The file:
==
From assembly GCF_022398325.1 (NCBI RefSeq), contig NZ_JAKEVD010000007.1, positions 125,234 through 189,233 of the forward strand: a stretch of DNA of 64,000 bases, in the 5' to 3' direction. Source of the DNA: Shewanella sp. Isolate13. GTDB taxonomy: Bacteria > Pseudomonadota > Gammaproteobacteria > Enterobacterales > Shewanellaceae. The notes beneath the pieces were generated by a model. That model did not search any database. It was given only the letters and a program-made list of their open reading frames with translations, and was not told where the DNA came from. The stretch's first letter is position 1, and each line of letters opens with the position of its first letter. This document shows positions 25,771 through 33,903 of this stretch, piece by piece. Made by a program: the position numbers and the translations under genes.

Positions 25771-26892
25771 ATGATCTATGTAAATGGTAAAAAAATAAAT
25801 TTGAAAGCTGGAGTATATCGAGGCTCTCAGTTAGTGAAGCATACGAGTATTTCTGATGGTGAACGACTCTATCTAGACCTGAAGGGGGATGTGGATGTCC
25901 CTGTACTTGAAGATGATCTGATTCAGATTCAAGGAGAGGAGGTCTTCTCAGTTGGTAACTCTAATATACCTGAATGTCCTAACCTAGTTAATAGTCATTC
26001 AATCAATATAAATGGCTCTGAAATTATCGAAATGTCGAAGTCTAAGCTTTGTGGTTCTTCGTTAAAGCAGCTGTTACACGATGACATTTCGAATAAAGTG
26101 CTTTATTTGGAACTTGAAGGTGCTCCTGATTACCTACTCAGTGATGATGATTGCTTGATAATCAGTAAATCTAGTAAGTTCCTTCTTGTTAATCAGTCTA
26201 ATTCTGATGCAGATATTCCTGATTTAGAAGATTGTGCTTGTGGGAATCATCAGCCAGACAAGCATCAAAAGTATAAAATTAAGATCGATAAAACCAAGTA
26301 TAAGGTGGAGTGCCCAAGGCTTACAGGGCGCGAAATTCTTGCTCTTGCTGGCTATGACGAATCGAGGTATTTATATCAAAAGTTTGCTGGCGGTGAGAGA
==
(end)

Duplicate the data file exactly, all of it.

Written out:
From assembly GCF_022398325.1 (NCBI RefSeq), contig NZ_JAKEVD010000007.1, positions 125,234 through 189,233 of the forward strand: a stretch of DNA of 64,000 bases, in the 5' to 3' direction. Source of the DNA: Shewanella sp. Isolate13. GTDB taxonomy: Bacteria > Pseudomonadota > Gammaproteobacteria > Enterobacterales > Shewanellaceae. The notes beneath the pieces were generated by a model. That model did not search any database. It was given only the letters and a program-made list of their open reading frames with translations, and was not told where the DNA came from. The stretch's first letter is position 1, and each line of letters opens with the position of its first letter. This document shows positions 25,771 through 33,903 of this stretch, piece by piece. Made by a program: the position numbers and the translations under genes.

Positions 25771-26892
25771 ATGATCTATGTAAATGGTAAAAAAATAAAT
25801 TTGAAAGCTGGAGTATATCGAGGCTCTCAGTTAGTGAAGCATACGAGTATTTCTGATGGTGAACGACTCTATCTAGACCTGAAGGGGGATGTGGATGTCC
25901 CTGTACTTGAAGATGATCTGATTCAGATTCAAGGAGAGGAGGTCTTCTCAGTTGGTAACTCTAATATACCTGAATGTCCTAACCTAGTTAATAGTCATTC
26001 AATCAATATAAATGGCTCTGAAATTATCGAAATGTCGAAGTCTAAGCTTTGTGGTTCTTCGTTAAAGCAGCTGTTACACGATGACATTTCGAATAAAGTG
26101 CTTTATTTGGAACTTGAAGGTGCTCCTGATTACCTACTCAGTGATGATGATTGCTTGATAATCAGTAAATCTAGTAAGTTCCTTCTTGTTAATCAGTCTA
26201 ATTCTGATGCAGATATTCCTGATTTAGAAGATTGTGCTTGTGGGAATCATCAGCCAGACAAGCATCAAAAGTATAAAATTAAGATCGATAAAACCAAGTA
26301 TAAGGTGGAGTGCCCAAGGCTTACAGGGCGCGAAATTCTTGCTCTTGCTGGCTATGACGAATCGAGGTATTTATATCAAAAGTTTGCTGGCGGTGAGAGA